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Ask Dr. Sears: Homeschooling a Gifted Child

Q. My 17-month-old knows how to say her ABC's, count to ten, sing songs, and say words like "bumble bee" and phrases like "I love you." Many people have told me that she's very advanced. I planned to stay home with her until she starts kindergarten, but I'm worried that if she really is gifted, keeping her home may hinder her development. How can I tell if she's actually gifted? And what sort of learning activities can I do with her at home?

A. In my opinion, all children are gifted, but they are gifted in different ways. Judging from your description of your daughter's language development, she is developmentally advanced. You'll want to make wise choices about selecting education that brings out the best in her. Try these suggestions:

Enjoy her toddlerhood

Let her be a baby for a while. While it's wise to plan ahead, don't forget to enjoy the moment because she won't be a baby for forever! Right now, don't worry about educational devices and curriculum. Just enjoy playing with her because playtime is actually learning time for a toddler. Expose her to a variety of fun activities.

Select stimulating toys

Intellectually-gifted children often get bored with standard toys. Choose playthings that are interactive; they're the ones I refer to as "make-things-happen" toys. One example: blocks. Your daughter can stack them taller and taller and make complex structures. Toddler puzzles are also a great attention-holder. Since your daughter is verbally advanced, sing songs with her and watch age-appropriate videos together. Be sure to keep up a conversation about what you're seeing. Just don't feel pressured to buy a lot of stuff. Playing with household items such as pots and pans can be lots of fun! And as always, remember that interaction with you and other caregivers is the most stimulating activity for your daughter.

Homeschooling can be the best preschool

If you have the time, energy, and desire to homeschool your child until she's old enough for kindergarten, go for it. The belief that children need preschool to start them on a higher educational track is unwarranted. There are no studies that link attending preschool and getting into Harvard. I've had parents in my practice who panicked when their child didn't pass the entrance exam for their chosen preschool. I told them, "The only thing your child is missing out on is learning bad habits and getting a lot of germs."

Homeschooling a preschooler can actually be better for a gifted child for a few reasons: First, you know your child. You are the perfect student-teacher match. You know what holds her attention and what doesn't. Second, for toddlers and preschoolers, learning is mood-dependent. There are times they need to rest, and times they need to be stimulated. At home, you can follow your child's natural rhythms instead of requiring her to stick to a pre-set schedule.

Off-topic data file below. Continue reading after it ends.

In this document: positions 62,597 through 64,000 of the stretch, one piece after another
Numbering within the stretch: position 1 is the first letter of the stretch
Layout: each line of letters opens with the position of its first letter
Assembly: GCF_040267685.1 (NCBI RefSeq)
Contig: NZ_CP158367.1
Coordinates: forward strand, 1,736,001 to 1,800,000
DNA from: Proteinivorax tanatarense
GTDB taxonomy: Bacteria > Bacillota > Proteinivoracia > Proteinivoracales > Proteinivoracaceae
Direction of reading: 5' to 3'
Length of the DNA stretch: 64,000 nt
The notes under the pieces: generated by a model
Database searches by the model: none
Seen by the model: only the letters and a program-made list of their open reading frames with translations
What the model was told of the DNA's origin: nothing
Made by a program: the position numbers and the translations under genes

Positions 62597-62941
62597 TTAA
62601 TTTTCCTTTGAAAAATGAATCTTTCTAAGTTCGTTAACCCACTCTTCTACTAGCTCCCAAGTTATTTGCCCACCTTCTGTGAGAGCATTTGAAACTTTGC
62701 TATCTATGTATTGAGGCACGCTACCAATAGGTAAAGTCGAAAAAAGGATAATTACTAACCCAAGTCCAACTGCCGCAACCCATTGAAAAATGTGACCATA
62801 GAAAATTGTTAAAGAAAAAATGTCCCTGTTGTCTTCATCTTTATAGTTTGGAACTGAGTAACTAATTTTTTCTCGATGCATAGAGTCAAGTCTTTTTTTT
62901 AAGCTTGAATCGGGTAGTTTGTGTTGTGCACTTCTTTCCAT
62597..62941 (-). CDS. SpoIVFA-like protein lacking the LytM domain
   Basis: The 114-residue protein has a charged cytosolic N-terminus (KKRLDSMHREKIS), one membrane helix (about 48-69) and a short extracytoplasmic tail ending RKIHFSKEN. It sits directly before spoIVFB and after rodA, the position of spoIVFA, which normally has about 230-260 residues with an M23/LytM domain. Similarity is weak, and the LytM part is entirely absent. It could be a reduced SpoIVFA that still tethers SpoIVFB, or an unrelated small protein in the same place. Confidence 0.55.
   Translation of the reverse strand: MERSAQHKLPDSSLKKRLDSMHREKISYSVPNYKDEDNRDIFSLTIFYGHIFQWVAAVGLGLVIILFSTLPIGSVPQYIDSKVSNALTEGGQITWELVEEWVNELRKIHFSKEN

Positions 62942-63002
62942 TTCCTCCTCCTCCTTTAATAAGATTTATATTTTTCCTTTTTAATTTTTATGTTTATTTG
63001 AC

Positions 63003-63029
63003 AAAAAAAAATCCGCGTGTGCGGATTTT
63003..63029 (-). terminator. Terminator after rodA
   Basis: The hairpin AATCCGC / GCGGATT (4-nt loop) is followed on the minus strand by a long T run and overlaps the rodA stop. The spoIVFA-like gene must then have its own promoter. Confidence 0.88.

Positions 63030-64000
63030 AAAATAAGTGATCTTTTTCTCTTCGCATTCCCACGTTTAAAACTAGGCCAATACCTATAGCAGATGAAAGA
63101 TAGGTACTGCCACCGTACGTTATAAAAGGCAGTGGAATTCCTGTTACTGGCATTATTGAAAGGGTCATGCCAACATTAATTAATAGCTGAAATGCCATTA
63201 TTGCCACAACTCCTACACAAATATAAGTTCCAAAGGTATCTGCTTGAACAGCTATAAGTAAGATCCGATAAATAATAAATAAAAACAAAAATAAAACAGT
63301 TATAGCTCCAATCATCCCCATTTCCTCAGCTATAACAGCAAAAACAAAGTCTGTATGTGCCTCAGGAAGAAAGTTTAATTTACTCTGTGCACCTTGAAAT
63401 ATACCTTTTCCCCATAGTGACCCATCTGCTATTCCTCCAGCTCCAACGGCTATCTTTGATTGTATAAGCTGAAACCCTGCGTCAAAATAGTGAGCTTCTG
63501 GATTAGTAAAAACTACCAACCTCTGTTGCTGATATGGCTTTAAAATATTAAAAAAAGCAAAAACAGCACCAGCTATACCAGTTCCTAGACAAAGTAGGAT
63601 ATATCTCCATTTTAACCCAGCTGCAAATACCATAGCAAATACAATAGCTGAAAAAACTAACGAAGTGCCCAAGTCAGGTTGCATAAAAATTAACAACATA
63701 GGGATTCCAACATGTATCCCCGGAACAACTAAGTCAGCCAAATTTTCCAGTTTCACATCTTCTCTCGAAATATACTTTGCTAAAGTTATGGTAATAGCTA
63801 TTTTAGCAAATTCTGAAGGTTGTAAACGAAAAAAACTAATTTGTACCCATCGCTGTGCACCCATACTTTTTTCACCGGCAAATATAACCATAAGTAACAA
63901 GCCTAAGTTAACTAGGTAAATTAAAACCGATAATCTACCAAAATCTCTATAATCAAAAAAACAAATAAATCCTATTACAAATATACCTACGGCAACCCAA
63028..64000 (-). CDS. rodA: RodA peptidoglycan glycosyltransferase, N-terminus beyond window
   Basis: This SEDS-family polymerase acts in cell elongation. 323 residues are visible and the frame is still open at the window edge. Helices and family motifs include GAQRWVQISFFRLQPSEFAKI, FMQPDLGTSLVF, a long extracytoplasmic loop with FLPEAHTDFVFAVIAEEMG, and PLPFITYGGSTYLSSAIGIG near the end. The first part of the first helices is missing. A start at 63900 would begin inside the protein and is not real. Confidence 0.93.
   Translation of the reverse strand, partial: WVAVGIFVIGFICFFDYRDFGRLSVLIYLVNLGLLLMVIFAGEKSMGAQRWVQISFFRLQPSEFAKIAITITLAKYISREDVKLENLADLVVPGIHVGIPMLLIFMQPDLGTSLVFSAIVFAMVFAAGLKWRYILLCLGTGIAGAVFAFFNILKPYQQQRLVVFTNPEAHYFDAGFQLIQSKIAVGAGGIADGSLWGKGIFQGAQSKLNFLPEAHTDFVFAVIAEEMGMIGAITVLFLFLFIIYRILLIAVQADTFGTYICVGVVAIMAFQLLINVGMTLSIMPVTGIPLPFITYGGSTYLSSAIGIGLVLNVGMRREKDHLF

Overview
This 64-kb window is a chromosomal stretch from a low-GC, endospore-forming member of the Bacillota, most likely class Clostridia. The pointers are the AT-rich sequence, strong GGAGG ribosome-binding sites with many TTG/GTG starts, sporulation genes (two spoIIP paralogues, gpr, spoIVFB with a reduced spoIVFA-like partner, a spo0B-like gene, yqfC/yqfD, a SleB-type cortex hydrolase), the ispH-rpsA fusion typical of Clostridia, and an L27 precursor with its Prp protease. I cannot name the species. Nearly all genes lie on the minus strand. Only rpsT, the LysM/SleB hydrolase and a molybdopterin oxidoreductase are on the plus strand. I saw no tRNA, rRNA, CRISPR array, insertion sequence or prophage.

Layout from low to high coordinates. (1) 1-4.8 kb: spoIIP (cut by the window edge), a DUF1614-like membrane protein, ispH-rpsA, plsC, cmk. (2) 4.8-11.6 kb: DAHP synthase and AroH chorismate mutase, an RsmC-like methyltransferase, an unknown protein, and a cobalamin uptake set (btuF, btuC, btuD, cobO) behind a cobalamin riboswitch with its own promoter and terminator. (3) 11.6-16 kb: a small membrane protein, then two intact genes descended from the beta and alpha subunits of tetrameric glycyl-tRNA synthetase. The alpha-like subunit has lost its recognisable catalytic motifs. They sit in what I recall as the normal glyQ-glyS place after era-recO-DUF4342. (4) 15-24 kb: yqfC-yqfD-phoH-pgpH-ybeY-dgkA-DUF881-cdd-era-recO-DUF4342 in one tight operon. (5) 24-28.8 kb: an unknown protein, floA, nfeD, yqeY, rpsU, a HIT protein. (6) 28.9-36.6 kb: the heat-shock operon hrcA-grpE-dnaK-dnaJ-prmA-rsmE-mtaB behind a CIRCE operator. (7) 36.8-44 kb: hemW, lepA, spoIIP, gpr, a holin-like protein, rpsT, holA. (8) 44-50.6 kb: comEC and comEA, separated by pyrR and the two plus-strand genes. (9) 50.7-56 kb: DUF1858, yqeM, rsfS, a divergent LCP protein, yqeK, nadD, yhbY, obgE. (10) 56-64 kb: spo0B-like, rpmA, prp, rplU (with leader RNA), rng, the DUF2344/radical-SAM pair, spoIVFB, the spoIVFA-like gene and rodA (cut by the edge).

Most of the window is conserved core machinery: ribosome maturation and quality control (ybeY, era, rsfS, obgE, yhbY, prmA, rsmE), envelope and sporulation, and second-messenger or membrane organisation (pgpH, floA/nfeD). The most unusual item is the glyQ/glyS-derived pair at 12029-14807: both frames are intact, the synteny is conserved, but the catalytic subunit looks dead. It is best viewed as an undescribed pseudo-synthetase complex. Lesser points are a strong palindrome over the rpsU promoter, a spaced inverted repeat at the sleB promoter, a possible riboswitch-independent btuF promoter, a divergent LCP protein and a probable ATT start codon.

In her excellent book, Top of the Class, author Arline Bronzaft discusses research on academic high achievers (AHAs), gifted children who went on to achieve academic success. The number one key to nurturing an AHA is to instill a love of learning early on, and you can do that better at home. Since you can easily match your teaching skills with your child's learning skills, you are more likely to instill a love of learning in her, and you're more likely to focus on the journey rather than the outcome. Homeschooling moms are also apt to place more emphasis on creativity and enjoying learning than on a grade.

Use home resources

Many communities have curricula for homeschooling parents. Check with your local school district to see if they have a curriculum for you to follow. Be advised, however, that most of these are for children in kindergarten and up. However, your curriculum needn't be anything special  -- it could simply consist of working her into your daily living experiences. Take her shopping with you, and think of the supermarket as a giant classroom! As you shop, have a running commentary on what you're buying, and why. Let her help you. Tell her, "Let's pick out some good-for-you foods such as red, yellow, and green fruits and veggies that will help you grow strong and smart!" Also, enjoy the natural educational perks of nature. Capitalize on a basic principle of education: An activity that a child initiates herself is likely to have more learning value. For example, when she points to a bird and says "bird," expand on her observation by saying, "That's right! Birds have wings to help them fly in the sky."

I believe that the main reason we send our children to school, in a nutshell, is to give them the tools to succeed in life. From the description of your child and your concerns about her education, she will be fortunate to have you as her teacher.